Shameless Justice

The representatives of the Supreme Court of Justice of Costa Rica are more concerned with defending their unacceptable privileges than with performing impartially and morally the work for which they were appointed.

Wednesday, October 17, 2018


Arguing that the Tax Reform approved in the first debate in the Congress imposes spending containment measures on the salaries of the Judiciary, the judges of the Supreme Court of Justice announced that they will oppose the reform if the points that affect the operation of the institutions of the Judiciary, in their opinion, are not abolished from it.

The judges' attitude worries and forces them to question the role that the Supreme Court plays in a democracy such as Costa Rica's. Their pronouncement not only inquiries the impartiality that in theory guides the actions of the highest judicial body of a nation, but also reflects the loss of values, the sense of service and the collective conscience of the body.

For the Chamber of Industries, the Court's decision "... Is regrettable. The judges should have excused themselves from issuing criteria because there is an obvious conflict of interest because the project sets a limit to the growth of salaries and other benefits, putting order in the public finances of all institutions. It is embarrassing to know that judges of the Judiciary defend their privileges and do not think about the economic and fiscal consequences that Costa Ricans would face."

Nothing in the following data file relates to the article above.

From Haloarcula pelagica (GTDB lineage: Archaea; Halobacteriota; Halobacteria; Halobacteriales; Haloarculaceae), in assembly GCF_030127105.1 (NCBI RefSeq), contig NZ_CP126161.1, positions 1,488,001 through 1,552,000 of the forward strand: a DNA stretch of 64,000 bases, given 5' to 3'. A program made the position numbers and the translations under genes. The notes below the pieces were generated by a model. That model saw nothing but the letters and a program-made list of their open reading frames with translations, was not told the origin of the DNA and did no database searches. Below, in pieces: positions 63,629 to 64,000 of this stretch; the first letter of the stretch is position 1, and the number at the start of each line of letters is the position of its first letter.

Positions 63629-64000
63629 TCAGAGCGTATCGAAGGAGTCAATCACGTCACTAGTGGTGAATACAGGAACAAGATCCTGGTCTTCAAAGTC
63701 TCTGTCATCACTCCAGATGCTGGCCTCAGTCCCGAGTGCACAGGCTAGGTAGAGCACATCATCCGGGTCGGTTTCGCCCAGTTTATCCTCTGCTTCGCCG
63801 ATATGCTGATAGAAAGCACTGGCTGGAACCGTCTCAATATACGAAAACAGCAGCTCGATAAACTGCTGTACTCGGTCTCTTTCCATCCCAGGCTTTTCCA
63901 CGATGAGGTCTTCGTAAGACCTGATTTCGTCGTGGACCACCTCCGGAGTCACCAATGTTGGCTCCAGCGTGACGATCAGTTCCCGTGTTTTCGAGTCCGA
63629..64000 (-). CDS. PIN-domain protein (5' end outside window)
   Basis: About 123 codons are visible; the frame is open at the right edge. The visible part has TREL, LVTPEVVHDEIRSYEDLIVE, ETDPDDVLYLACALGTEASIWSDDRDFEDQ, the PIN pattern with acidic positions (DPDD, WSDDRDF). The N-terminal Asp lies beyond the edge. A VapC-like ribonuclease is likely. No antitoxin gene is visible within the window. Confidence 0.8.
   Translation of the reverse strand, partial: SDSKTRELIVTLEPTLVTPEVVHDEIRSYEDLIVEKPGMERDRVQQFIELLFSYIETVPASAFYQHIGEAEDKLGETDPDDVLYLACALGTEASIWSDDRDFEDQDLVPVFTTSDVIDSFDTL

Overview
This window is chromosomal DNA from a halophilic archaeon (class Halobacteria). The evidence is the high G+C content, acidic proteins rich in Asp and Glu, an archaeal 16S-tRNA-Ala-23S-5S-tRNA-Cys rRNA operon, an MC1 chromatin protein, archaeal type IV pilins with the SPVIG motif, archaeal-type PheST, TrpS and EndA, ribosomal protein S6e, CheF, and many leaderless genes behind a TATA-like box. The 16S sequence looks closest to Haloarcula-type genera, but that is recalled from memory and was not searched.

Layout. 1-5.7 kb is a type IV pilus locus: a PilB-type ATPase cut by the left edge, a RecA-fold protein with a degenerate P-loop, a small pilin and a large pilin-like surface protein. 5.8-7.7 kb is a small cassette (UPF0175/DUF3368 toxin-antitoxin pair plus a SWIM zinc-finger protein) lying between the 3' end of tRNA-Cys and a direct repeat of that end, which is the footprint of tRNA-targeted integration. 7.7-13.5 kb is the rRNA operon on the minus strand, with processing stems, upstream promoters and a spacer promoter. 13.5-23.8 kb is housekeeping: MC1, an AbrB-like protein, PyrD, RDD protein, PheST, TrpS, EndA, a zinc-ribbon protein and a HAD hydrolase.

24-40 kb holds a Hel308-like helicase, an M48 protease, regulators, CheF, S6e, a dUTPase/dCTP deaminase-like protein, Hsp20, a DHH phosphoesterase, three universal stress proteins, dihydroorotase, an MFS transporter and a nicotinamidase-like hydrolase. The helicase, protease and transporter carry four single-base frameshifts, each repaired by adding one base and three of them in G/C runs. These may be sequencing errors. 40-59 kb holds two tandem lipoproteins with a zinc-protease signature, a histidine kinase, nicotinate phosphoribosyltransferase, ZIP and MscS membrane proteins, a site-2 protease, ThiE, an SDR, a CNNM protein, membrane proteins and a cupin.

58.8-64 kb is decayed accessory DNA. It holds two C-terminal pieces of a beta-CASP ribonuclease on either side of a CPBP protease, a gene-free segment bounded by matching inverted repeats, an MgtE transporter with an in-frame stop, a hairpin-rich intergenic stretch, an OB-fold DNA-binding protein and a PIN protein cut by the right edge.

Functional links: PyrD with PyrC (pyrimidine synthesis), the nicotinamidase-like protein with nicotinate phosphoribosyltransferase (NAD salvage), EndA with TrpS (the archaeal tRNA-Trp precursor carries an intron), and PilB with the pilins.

Judges should return to their manuals (and to their consciousness) to review the most fundamental concepts of law. They seem to have forgotten, as Aharon Barak, ex-president of the Supreme Court of Israel, points out, that the values that guide judges "... Reflect ethical values of morality and justice; they also include social values related to public order, independence of judges, separation of powers, public tranquility and security; they are founded on concepts such as reasonability, tolerance, proportionality, benevolence and honesty."

See note from "Judges are opposed to tax reform as long as it affects Judiciary salaries." (In Spanish)

See article: "The role of the Supreme Court in a democracy", by Aharon Barak, Doctor Honoris Causa from Oxford University and President of the Supreme Court of Israel between 1995 and 2006.

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